A stunning memoir of an intercultural marriage gone wrong When Susan, a shy Midwesterner in love with Chinese culture, started graduate school in Hong Kong, she quickly fell for Cai, the Chinese man of her dreams. As they exchanged vows, Susan thought she'd stumbled into an exotic fairy tale, until she realized Cai—and his culture—where not what she thought. In her riveting memoir, Susan recounts her struggle to be the perfect traditional "Chinese" wife to her increasingly controlling and abusive husband. With keen insight and heart-wrenching candor, she confronts the hopes and hazards of intercultural marriage, including dismissing her own values and needs to save her relationship and protect her newborn son, Jake. But when Cai threatens to take Jake back to China for good, Susan must find the courage to stand up for herself, her son, and her future. Moving between rural China and the bustling cities of Hong Kong and San Francisco, Good Chinese Wife is an eye-opening look at marriage and family in contemporary China and America and an inspiring testament to the resilience of a mother's love—across any border.
Book Prep and American Wife: Two Bestselling Novels Description/Summary:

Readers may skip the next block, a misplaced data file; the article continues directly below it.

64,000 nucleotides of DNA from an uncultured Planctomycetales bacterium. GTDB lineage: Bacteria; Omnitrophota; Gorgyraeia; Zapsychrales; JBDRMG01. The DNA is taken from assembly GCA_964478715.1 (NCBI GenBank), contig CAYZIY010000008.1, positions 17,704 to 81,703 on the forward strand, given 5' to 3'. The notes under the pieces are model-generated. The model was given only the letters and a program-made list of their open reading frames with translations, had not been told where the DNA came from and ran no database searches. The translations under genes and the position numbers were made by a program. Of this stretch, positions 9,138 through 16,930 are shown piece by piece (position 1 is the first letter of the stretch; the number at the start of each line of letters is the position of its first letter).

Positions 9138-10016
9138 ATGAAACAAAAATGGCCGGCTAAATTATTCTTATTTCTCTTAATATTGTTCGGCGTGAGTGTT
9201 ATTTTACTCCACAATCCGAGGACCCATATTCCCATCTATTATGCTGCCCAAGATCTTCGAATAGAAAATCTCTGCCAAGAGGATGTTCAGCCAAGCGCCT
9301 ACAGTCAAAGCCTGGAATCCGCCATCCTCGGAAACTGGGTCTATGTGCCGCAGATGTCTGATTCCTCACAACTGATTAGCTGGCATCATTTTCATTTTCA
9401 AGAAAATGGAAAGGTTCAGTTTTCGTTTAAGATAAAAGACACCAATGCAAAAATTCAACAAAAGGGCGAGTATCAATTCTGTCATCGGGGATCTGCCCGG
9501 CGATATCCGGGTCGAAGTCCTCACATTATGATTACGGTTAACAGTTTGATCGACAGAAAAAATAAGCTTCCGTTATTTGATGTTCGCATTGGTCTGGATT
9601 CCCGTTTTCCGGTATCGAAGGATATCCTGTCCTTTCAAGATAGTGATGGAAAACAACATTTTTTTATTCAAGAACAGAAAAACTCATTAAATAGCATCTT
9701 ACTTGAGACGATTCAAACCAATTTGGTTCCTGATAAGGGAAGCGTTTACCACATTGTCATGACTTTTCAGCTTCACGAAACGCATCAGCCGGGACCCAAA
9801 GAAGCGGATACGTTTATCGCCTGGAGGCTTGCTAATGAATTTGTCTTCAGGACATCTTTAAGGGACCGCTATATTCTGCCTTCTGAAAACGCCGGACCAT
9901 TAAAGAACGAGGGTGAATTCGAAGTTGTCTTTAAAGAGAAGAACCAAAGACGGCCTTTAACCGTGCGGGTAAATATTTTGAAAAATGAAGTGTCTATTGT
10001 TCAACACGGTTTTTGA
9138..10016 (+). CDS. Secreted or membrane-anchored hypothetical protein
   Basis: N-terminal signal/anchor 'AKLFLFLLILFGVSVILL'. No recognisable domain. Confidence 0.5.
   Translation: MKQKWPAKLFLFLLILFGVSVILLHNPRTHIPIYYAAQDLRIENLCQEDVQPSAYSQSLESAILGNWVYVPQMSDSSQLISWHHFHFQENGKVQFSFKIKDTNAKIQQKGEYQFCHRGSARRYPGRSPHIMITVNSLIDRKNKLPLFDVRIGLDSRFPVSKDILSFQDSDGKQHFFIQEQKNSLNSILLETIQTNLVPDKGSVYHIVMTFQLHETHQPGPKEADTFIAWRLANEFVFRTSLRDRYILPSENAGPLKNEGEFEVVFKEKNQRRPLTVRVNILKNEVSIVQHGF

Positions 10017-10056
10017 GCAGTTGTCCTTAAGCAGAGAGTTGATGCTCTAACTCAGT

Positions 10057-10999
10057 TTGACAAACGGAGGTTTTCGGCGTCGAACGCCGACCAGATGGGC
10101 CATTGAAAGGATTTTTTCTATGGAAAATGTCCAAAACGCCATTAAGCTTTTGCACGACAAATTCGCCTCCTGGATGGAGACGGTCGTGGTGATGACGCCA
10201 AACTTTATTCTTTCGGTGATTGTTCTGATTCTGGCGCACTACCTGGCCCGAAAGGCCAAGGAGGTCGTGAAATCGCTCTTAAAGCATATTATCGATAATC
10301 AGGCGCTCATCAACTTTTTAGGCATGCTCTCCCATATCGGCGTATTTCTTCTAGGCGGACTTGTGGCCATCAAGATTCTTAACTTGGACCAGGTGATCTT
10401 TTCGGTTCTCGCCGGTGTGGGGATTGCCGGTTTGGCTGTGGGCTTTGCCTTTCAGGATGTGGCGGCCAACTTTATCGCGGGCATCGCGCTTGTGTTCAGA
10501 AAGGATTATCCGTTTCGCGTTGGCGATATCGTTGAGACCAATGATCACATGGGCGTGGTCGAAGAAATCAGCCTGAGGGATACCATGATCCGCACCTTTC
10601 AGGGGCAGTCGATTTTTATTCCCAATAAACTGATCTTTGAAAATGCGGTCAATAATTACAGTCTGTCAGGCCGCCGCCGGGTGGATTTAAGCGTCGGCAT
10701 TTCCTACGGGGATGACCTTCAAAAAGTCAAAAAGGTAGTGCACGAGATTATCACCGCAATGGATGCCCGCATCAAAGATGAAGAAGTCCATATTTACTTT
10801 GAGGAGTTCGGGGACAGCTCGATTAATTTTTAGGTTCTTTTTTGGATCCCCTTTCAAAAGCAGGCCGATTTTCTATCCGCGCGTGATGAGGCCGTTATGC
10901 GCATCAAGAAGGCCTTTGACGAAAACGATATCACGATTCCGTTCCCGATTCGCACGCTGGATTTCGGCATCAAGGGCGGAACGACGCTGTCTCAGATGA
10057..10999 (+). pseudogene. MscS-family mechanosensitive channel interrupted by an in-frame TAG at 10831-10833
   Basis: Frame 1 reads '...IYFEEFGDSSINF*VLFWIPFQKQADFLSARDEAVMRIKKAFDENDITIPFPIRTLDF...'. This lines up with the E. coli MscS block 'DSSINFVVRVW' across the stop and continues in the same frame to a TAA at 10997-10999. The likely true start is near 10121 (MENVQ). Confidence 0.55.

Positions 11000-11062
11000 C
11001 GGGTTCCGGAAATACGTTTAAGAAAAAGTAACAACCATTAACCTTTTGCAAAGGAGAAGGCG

One of the most exceptional voices in literary fiction today, Curtis Sittenfeld is renowned for her rich prose, irresistible storytelling, and fascinating characters who struggle with the rules of gender, race, and privilege. Now, in this convenient eBook bundle, here are her blockbuster bestselling and critically acclaimed novels, Prep and American Wife. PREP Named One of the Top Ten Books of the Year by The New York Times Lee Fiora is an intelligent, observant fourteen-year-old when she leaves her family behind in Indiana to attend the prestigious Ault School in Massachusetts. Over the next four years, her experiences at Ault—complicated relationships with teachers, intense friendships with other girls, an all-consuming preoccupation with a classmate who is less than a boyfriend and more than a crush—coalesce into a singular portrait of the universal pains and thrills of adolescence. AMERICAN WIFE Named One of the Top Ten Books of the Year by Time, People, and Entertainment Weekly A bookish only child born in the 1940s and raised in a small Wisconsin town, Alice Lindgren has no idea that she will one day end up in the White House, married to the president. So when the charismatic son of a powerful Republican family sweeps her off her feet, she is surprised to find herself admitted into a world of privilege. As he unexpectedly becomes governor and then president, she discovers that she is married to a man she fundamentally disagrees with yet deeply loves. And upon the advent of her husband’s second term, Alice must finally face questions nearly impossible to answer. Praise for Curtis Sittenfeld “One of the most tender and accurate portraits of adolescence in recent memory.”—San Francisco Chronicle, on Prep “A tart and complex tale of social class, race, and gender politics.”—The Boston Globe, on Prep “[Sittenfeld’s] dialogue captures teenage humor brilliantly, and her characters show remarkable depth.”—Chicago Tribune, on Prep “An intelligent, bighearted novel about a controversial political dynasty.”—Entertainment Weekly, on American Wife “Smart and sophisticated . . . Sittenfeld has an astonishing gift for creating characters that take up residence in readers’ heads.”—The Washington Post, on American Wife “An intimate and daring story . . . Alice is a woman of considerable intellect, compassion and character.” —USA Today, on American Wife